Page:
Definitions in personal finance and investment: Common terms in finance and banking

Definitions in personal finance and investment: Common terms in finance and banking

Since this is Financial Literacy Month, I bring you a series of personal finance and banking terms that everyone should know.

They’re terms and phrases we hear on TV, the radio, or read about on the news, and at some point in life, they can be instrumental in helping you make informed decisions about what you want to do with your money.


This is a retirement plan that companies offer their employees, which allows the employees to make pretax deductions from their salaries, and invest them according to the wishes of each employee.


In Investments, diversification refers to the act of investing in a variety of options, allowing the consumer to obtain the best rate of return while respecting the amount of risk he/she wishes to take. He/she invests a combination of financial products, bonds and stocks with greater or lesser risk; each investment’s individual performance determines the overall return on investment.

Bear and bull markets

These terms refer to the state of the stock market. When the market is down, incurring a loss of over 20% of its value over a period of 2 months, we call it a bear market (the bear that burrows down during adverse times). Alternatively, when the stock market is rising more rapidly than usual, which shows investor confidence regarding the future of the economy, it’s a bull market (the one that charges ahead, full speed).

Adjustable rate mortgages

Here’s a blog article that I wrote explaining what they are.

The prime rate 

This is the interest rate that the Federal Reserve charges banks for overnight loans when banks can’t meet their lawful liquidity reserves. Because this rate is decided by the central bank, it’s

considered a standard and many financial institutions use it to base their own loan rates on it.


A secured savings account in the guardianship of a third party, that has the purpose of securing the relationship between two people, institutions, or a person and a financial institution. In real estate lending, an escrow accounts are part of the mortgage process. Every month, an agreed portion of the mortgage payment that the borrower pays goes into an escrow account; that account’s balance pays pre-agreed expenses, such as property taxes and certain types of insurance.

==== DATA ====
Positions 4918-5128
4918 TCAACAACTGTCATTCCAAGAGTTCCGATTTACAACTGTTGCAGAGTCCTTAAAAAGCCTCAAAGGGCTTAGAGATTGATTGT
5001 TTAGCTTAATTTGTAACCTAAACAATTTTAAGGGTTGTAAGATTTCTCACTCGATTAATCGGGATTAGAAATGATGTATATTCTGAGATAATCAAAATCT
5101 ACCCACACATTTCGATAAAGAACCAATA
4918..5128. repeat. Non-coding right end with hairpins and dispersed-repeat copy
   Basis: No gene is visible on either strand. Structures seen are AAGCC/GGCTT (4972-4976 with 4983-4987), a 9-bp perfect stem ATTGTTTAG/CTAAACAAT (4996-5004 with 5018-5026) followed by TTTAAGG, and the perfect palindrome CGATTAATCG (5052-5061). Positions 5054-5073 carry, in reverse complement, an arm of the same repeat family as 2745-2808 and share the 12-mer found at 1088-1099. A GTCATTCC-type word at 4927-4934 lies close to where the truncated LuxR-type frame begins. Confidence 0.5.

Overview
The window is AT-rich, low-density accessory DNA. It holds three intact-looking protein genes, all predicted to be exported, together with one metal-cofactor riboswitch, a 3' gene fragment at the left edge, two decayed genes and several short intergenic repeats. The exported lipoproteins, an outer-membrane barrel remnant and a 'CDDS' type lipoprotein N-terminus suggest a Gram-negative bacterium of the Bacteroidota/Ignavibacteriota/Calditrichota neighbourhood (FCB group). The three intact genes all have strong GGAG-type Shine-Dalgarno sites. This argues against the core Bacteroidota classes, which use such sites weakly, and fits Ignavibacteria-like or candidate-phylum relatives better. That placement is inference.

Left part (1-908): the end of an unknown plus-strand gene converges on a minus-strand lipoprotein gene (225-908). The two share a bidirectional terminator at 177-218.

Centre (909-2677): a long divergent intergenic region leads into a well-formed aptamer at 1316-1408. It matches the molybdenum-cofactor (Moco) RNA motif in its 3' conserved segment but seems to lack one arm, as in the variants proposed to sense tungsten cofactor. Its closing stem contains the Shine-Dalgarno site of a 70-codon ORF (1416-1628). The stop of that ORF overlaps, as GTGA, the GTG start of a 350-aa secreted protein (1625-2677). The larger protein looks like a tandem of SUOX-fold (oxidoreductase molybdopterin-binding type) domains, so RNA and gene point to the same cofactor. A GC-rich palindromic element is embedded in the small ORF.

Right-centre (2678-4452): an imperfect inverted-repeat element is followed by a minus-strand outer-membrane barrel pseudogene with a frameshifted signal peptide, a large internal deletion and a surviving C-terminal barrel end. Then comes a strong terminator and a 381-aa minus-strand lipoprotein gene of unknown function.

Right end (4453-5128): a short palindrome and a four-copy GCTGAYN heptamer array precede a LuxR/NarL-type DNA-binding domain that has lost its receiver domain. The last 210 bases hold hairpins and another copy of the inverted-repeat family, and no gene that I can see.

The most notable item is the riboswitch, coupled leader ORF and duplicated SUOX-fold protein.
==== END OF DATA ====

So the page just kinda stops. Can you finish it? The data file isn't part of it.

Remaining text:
Term life and whole life insurance

Term life insurance is one that offers coverage during a limited, specific time period. Whole life insurance covers a person during his/her whole life and stays until his/her death. To understand the difference of purpose between one and the other, please read this article on the subject of insurance.


A retirement investment product that has the goal of providing the investor with a fixed income for life at the time of her/his retirement.


The legal process by which a person or company states his/her/its inability to pay debts and obligations. Depending on the type of filing, the person/company selects, the court forgives part or all the debt. Bankruptcy is a last-resort prospect, because it has very long-term financial consequences.

IRA (individual retirement account)

An account that allows a person to make tax-deductible deposits and accrue dividends until his/her retirement; at that time, she/he will have to pay taxes on any withdrawals made. They’re very safe investments. However, you should only consider them if you’re a  U.S. citizen or permanent resident planning to retire in the US, because otherwise the deposits won’t be tax-deductible.

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